Abstract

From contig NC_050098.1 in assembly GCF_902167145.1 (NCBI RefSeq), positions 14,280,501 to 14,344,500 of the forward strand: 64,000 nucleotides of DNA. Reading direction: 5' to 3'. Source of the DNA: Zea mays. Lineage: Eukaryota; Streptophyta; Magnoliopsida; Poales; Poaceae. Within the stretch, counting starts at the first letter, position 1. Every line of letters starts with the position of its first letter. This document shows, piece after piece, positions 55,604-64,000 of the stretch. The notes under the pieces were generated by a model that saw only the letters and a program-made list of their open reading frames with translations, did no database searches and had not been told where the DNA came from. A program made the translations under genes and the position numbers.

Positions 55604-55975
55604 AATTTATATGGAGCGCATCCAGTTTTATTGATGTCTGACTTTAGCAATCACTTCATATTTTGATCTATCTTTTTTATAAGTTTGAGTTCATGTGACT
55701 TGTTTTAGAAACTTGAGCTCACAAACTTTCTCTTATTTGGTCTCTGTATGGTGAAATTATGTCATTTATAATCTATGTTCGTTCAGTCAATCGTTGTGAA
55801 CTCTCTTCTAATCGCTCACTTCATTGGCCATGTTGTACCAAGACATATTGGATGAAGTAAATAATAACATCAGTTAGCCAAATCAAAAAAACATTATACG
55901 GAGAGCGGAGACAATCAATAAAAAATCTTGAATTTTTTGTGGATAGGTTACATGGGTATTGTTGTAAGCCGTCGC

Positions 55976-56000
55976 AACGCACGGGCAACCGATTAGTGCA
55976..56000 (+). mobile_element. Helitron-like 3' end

The African continent is projected to suffer adverse impacts from climate change, which are disproportionate to its contribution to global carbon dioxide emissions. Africa is particularly vulnerable because it is among the hottest places on the Earth and therefore any further warming will likely have adverse socioeconomic consequences; and most of the economies in this region rely mainly on natural resources and rain-fed agriculture, which are very sensitive to climate change and variability. This article investigates the impacts of climate change on African agriculture and discusses the policy implications for managing these impacts. The modelling results show that Africa will experience the largest impacts from climate change in terms of decline in economic growth and welfare losses. The disaggregated results show that Southern Africa will be the hardest hit region, followed by the Rest of sub-Saharan Africa, North Africa and East Africa, in that order. There is therefore need for concerted efforts at adaptation, which should include introduction of temperature-sensitive varieties, diversification of production systems and livelihoods, shift to sustainable agricultural intensification, shift to irrigation agriculture, addressing institutional challenges such as poor physical and social infrastructure, market imperfections, lack of access to credit, and lack of crop insurance, etc. In the long run, emphasis should be placed on diversifying away from agriculture to industry and services.

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